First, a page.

This wasn’t always the case. Many years ago, I used to focus on helping my students pronounce certain sounds.

Obviously, the pronunciation of consonants and vowels does matter and it can help people understand you, but if you’re not stressing words correctly, you’re still not going to be able to pronounce them correctly.

Emphasizing the right syllable of a word is key to making sure people understand what word you’re using.

In fact, if you stress the word correctly but still mispronounce a couple of sounds, the person may understand you because the word sounds closer to what they expect.

I’m not trying to get you to sound just like a native speaker.

I want you to improve your accent so that you speak more clearly, you are more easily understood, and you can communicate more effectively.

For most people, stressing the key words of their sentence and using intonation to communicate additional meaning can help them get their ideas across much more clearly than pronouncing every sound accurately.

You know as well as I do that it can be really challenging to change the way you pronounce certain sounds if you’ve been doing it a different way your entire life.

That’s why I emphasize getting the sounds close enough and focusing more attention on your meaning and how clearly you’re communicating it.

If you’re going to focus attention on pronouncing sounds more accurately, work on the ones that are most commonly mispronounced by speakers of your native language.

Focus more attention on improving how you pronounce sounds that do affect whether or not people understand you.

For a lot of people, that’s the two “th” sounds (/θ/ and /ð/), the /l/ sound, the “ch” or /tʃ/ sound, and a few others.

My point is if you’re only working on how you pronounce sounds and you’re not focusing attention on the rhythm and melody of English, then you’re still not going to sound natural when speaking.

You may still make pronunciation mistakes but have a more natural-sounding accent if you really use stress and intonation well.

Be sure you’re focusing your time and energy on the aspects of English that will get you results more quickly.

#7 Jumping to Fast Speech Too Quickly

The last thing you may be doing that’s slowing down your progress on your accent is jumping to fast speech too quickly.

In my experience, many non-native English speakers spend too much time on the pronunciation of consonant and vowel sounds and then they skip right over everything in the middle and jump all the way to speaking more quickly.

When people are focusing on fast speech, they’re focusing on reductions, informal contractions, the way we smush words together and link them together with connected speech.

However, if you jump all the way to linking without thinking about why linking even happens, you’re not going to get the results you want on your accent.

You’re going to sound like you’re forcing it; you’re not going to sound natural.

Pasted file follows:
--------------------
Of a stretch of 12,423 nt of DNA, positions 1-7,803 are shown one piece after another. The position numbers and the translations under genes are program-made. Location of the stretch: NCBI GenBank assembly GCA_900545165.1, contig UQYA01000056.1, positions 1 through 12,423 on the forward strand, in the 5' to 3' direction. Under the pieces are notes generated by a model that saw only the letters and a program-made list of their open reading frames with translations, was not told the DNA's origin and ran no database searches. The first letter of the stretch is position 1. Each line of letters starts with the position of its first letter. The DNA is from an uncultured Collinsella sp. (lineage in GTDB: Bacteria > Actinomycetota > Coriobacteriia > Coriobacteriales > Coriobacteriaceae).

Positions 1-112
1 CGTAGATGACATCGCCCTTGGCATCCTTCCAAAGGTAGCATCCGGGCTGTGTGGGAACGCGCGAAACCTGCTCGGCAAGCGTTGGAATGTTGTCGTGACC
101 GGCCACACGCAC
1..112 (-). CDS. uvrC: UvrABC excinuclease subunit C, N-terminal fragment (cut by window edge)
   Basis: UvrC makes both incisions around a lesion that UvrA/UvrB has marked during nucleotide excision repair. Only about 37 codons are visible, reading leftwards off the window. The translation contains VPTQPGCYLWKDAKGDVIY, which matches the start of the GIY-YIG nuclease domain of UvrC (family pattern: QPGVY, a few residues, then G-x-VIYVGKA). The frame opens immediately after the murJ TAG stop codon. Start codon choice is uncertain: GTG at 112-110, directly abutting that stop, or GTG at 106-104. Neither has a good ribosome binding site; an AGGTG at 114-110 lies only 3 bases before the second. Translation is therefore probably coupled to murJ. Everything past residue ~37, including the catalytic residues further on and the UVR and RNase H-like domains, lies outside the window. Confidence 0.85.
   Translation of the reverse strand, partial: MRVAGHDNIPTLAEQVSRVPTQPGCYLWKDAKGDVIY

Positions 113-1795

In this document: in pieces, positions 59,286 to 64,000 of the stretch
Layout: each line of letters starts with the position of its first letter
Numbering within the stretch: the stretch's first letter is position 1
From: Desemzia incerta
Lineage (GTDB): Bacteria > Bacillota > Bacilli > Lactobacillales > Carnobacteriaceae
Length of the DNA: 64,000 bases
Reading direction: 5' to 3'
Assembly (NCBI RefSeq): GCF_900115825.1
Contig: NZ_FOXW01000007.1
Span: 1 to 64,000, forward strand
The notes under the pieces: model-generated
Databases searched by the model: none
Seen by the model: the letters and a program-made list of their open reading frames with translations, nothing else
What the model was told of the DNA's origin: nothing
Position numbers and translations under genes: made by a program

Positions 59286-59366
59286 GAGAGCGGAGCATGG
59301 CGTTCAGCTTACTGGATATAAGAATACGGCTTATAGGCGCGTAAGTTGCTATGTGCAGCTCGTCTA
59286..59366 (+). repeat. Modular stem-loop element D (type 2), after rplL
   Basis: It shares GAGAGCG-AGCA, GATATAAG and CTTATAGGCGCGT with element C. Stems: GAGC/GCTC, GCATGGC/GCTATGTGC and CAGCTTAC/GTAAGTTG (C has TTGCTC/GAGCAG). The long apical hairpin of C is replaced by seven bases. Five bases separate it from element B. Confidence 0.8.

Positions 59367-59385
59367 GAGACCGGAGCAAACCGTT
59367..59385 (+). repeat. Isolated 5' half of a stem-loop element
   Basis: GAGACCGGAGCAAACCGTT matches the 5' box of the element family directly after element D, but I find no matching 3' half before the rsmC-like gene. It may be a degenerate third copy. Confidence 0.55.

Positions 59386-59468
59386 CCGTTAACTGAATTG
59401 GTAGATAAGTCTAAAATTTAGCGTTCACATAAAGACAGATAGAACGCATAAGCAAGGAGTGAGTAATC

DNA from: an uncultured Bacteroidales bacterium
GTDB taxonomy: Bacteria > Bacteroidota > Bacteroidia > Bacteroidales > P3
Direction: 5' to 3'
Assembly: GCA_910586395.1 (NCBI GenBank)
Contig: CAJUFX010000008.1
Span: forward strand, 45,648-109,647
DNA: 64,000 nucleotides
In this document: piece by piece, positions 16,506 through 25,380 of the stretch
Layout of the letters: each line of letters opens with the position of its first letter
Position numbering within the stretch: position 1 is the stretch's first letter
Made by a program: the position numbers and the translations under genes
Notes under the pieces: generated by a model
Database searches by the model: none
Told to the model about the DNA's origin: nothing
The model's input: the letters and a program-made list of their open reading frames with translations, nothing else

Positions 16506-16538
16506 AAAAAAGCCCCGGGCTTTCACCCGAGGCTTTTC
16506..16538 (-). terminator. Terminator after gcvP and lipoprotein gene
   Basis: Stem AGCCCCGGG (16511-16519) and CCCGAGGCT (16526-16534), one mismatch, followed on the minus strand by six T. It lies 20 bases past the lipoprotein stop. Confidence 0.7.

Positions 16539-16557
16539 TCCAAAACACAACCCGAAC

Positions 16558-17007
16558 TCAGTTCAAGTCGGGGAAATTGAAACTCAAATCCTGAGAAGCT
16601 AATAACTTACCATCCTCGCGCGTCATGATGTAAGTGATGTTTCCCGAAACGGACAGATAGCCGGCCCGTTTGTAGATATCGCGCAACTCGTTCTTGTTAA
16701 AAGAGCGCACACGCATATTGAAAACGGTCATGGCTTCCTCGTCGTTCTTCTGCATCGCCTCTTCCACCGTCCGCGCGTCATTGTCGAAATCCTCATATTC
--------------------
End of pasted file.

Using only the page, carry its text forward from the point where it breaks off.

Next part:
In order for linking, connected speech, reductions, and informal contractions to sound natural, you need to focus on word and sentence stress first.

Once you’ve got a good command of word and sentence stress, then focus on breaking your ideas into thought groups.

Linking happens within thought groups.

So if you’re not separating your ideas logically, it’s going to be hard for you to link the right words together.

Personally, I feel like linking, connected speech, reductions, and informal contractions are finishing touches.

You should work on them much later on in your accent reduction journey.

The one exception to this is using standard contractions in everyday speech, because when you don’t use them, you won’t sound natural.

In my experience, when you get word and sentence stress right and you start breaking your ideas into thought groups, linking and connected speech happens more naturally.

You don’t need to force it.

It will happen naturally as you continue to create more contrast between stressed syllables and unstressed syllables, stressed content words and reduced function words.

Don’t get caught up in all of these more advanced aspects of the American accent.

Focus your attention where you’re going to get the most results.

Get Feedback to Make Faster Progress on Your Accent

If you want to make faster progress on your accent, I encourage you to get feedback from someone who can identify what your issues are.

You don’t necessarily need to work with a coach every week for a year in order to get results on your accent.

You may simply need a little more direction from someone who can identify what you’re doing right and what needs a little more work.

If you’d like to meet with me and get my feedback on your accent, consider joining me for a Clarity Consultation.

Your Turn

Now, I’d love to hear from you!

What would you like to change in order to make faster progress on your accent?

Have any of these tips inspired you to think differently about the way you’re working on your accent?

Leave a comment and let me know.